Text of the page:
Synthesis of Nanoparticles

Instituto de Ciencia de Materiales de Madrid, CSIC

Recently, many attempts have been made to develop processes and techniques that would yield ‘monodispersed colloids’ consisting of uniform nanoparticles both in size and shape. In these systems, the entire uniform physicochemical properties directly reflect the properties of each constituent particle. Monodispersed colloids have been exploited in fundamental research and as models in the quantitative assessment of properties that depend on the particle size and shape. In addition, it has become evident that the quality and reproducibility of commercial products can be more readily achieved by starting with well-defined powders of known properties. In this way, these powders have found application in photography, inks in high-speed printing, ceramic, catalysis, and especially in medicine.

For each application, the concept of “ideal” nanoparticles (i.e. the ones that exhibit the best performance) is different. Therefore, the ideal nanoparticle needs to be tailored mainly by their size and shape. In general, a synthetic route that leads to nanoparticles with an accurate control on their size and shape, low size distribution, controlled aggregation state, high crystallinity and chemical purity is the best one. The resulting particles would be ideal candidates for the intended applications since all of them will contribute to the desire effect. In this sense, colloidal routes developed in liquid media render nanoparticles accomplishing these properties, with low-cost production and large-scalability. Moreover, the preparation of nanoparticles in liquid media enables an easier manipulation and post-processing procedures when used in the form of colloids (e.g. surface modification, deposition forming self-assembly, dispersion in different media).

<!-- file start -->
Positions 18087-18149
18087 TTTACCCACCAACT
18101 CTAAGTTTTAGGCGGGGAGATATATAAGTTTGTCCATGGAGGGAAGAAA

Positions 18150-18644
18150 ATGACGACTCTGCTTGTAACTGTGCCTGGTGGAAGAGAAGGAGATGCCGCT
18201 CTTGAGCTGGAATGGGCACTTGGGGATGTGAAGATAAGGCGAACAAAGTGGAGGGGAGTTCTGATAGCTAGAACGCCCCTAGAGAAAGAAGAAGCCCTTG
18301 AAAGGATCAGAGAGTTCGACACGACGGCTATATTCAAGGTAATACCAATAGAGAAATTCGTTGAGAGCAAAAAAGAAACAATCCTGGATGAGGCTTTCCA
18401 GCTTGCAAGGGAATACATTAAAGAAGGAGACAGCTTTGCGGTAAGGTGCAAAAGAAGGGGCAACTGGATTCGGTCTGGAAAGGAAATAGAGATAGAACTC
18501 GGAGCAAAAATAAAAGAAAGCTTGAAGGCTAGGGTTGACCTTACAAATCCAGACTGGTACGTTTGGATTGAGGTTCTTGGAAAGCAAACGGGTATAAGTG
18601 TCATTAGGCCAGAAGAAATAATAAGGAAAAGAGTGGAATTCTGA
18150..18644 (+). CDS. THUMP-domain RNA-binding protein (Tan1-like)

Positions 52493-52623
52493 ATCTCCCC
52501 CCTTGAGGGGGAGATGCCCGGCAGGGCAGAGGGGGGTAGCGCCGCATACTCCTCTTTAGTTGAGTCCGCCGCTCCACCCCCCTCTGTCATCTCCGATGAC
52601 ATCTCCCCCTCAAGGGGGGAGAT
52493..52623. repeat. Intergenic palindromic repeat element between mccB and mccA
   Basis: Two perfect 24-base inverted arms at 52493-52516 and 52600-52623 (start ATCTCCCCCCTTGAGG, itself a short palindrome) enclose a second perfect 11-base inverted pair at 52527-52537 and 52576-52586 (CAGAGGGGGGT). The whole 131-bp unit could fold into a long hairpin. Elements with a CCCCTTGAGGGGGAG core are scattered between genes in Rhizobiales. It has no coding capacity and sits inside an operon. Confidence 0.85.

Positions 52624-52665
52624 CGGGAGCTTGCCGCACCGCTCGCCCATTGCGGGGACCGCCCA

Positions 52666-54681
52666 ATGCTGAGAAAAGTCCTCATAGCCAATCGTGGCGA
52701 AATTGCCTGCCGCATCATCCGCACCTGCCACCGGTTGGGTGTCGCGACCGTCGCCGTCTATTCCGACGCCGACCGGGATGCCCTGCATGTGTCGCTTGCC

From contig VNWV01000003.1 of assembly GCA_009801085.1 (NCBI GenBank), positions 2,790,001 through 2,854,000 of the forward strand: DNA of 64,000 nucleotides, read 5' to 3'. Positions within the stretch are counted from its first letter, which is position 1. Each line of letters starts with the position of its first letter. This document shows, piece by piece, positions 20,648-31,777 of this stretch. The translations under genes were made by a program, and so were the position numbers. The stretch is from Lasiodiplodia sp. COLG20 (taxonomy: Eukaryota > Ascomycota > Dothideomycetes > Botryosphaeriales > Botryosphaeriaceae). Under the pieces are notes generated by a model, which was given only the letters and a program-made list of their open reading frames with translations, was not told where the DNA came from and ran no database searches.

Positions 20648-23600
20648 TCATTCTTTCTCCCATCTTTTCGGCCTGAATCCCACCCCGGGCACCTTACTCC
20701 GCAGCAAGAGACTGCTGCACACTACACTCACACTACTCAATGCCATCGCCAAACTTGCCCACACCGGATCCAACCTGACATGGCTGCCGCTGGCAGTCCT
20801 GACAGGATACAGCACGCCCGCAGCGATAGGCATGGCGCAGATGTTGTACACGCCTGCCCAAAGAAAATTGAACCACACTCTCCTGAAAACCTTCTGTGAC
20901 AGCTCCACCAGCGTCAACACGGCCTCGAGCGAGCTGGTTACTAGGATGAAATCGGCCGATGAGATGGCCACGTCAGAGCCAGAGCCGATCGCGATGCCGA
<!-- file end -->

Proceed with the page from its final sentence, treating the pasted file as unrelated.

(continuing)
During the latest years, the synthesis of anisotropic magnetic iron oxide nanoparticles, i.e. nanoparticles with non-spherical shape, has received a great attention. The anisometry leads to new functionalities such as enhanced magnetic properties due to the increase in the magnetic effective anisotropy, a higher surface to volume ratio and different particle facets exposed modulating the reactivity with molecules, particles or other entities. These properties are very advantageous in widespread applications such as biomedicine as theranostic agents (MRI and magnetic/optical hyperthermia) and others such as magnetic recording media, environmental remediation, Li-ion batteries, spintronics or microwave absorption [Design strategies for shape-controlled magnetic iron oxide nanoparticles].

Our group is focussed on magnetic iron oxide colloids, which can be easily synthesized at low cost, are biocompatible and present a well-developed surface chemistry.